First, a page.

Hawaii Is Bringing Back Cold War–Era Nuclear Sirens — Here’s What It Sounds Like

A nuclear attack warning siren will be heard throughout the Hawaiian islands on Friday for the first test of its kind since the Cold War.

HONOLULU — Days after North Korea launched yet another intercontinental ballistic missile, Hawaii plans to restart statewide testing of Cold War–era sirens meant to warn of an impending nuclear attack.

The attack preparedness plan was initiated in May after Gov. David Ige asked the Hawaii Emergency Management Agency (EMA) to look into improving preparedness plans dating back to the 1980s, when siren tests and other exercises discontinued after the Cold War.

The testing, which is scheduled to start Friday, comes as already strained tensions between North Korea and the US were tested further when Pyongyang launched another intercontinental ballistic missile early Wednesday local time. The missile flew about 600 miles before falling into the Pacific Ocean, appearing to be the longest range achieved by the communist regime so far. US Secretary of Defense James Mattis on Tuesday called the launch an effort to build missiles "that can threaten everywhere in the world, basically."

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Hawaii's nuclear warning siren is a 50-second-long wailing tone, which will remind people of World War II warnings, EMA Administrator Vern Miyagi said at a news conference.

"It’s the old World War II air raid siren," Miyagi said. "If you watch the History Channel on TV, then you’ll probably hear the same thing."

The attack warning will be heard after an attention siren is sounded — a more steady tone — that Hawaii residents are already used to hearing as an alert for natural disasters and will be tested the first business day of every month moving forward, officials said.

Ige said that while an attack is unlikely, the threat of an emboldened North Korea had to be treated as the "new normal."

"The possibility of an attack today is very remote, but we do believe that it’s important that we be proactive and we plan and prepare for every possibility moving forward," Ige said Tuesday.

An intercontinental ballistic missile launched from North Korea could reach Hawaii in about 20 minutes, officials said, giving people about 15 minutes to prepare for a strike after hearing a warning siren.

A Hawaii Department of Defense official told BuzzFeed News that they estimate based on computer models that a single 150-kiloton weapon detonated over Pearl Harbor on the main island of Oahu could potentially kill 18,000 people immediately and leave 50,000 to 120,000 others injured across several miles.

When people hear the siren, they are advised to find shelter, preferably in a concrete building. People are then advised to shelter in place until the extent of the impact is known. In some cases, people could need to shelter in place for up to two weeks to avoid radioactive fallout and so should store provisions accordingly.

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More than 20 community meetings have been held and the state has started airing television ads to educate people about making a plan. Miyagi emphasized that people should determine in advance where they might shelter if they were to hear the siren at home, on their way to work, and other scenarios. They should also discuss where family members should shelter if they're separated in a worst-case scenario, he added.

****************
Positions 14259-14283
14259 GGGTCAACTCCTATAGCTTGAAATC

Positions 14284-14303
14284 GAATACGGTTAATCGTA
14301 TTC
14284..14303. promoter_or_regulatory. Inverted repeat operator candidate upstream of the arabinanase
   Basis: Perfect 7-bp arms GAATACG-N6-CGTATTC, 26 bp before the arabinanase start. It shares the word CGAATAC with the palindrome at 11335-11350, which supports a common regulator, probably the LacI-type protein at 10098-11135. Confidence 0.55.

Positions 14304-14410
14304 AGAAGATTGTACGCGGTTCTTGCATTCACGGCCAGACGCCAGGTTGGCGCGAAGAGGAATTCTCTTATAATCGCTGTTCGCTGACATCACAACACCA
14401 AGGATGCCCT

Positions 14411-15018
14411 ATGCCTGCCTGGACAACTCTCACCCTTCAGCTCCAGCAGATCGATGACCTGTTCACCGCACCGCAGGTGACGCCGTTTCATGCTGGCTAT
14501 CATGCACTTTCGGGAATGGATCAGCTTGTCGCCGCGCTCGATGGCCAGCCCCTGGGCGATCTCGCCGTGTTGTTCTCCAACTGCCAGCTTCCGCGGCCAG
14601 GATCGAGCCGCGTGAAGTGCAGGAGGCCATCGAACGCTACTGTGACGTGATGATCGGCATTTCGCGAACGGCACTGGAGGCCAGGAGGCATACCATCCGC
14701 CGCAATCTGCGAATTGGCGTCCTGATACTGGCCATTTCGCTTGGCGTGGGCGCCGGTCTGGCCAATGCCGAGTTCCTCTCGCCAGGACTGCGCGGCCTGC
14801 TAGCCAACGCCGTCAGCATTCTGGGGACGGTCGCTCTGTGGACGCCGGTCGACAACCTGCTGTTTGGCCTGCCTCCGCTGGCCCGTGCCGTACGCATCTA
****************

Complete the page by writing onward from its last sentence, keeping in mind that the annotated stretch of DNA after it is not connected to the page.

"Get ahead of it," Miyagi said. "Get an idea where that shelter-in-place would be in advance."

General Logan & Vern Miyagi are invited by the Philippine Consulate to provide briefing on nuclear threat.… https://t.co/RmvAry1uDF

Tensions between North Korea and the United States have been increasing as leader Kim Jong Un has launched multiple missiles and conducted a sixth nuclear weapons test, despite stricter sanctions since Trump took office.

Rhetoric between the two leaders has also been heated.

This summer, Trump threatened North Korea with "fire and fury." And in September, Trump referred to Kim as "rocket man," to which the communist leader responded by calling Trump a "dotard." Days later, North Korea's foreign minister said Trump's "rocket man" tweet had amounted to a declaration of war.

The two countries have technically been at war since the Korean War; an armistice signed in 1953 was never replaced with a peace agreement.

On Tuesday, after the reclusive country launched its latest missile test, Trump told reporters, "We will take care of it," although he did not elaborate how.

"It is a situation that we will handle," he said.

Tensions have also been increasing off the Korean peninsula.

In September, North Korea fired a similar missile test over Japan, prompting that island nation to issue an emergency alert for people to take cover in buildings or underground. The projectile later fell into the Pacific.

Hawaii, with a population of 1.4 million, is home to the Navy’s US Pacific Command and about 4,600 miles from North Korea, more than 2,000 miles closer than the US mainland.

"We should prepare for this," Miyagi said Tuesday. "Even though it's unlikely for many, many reasons."

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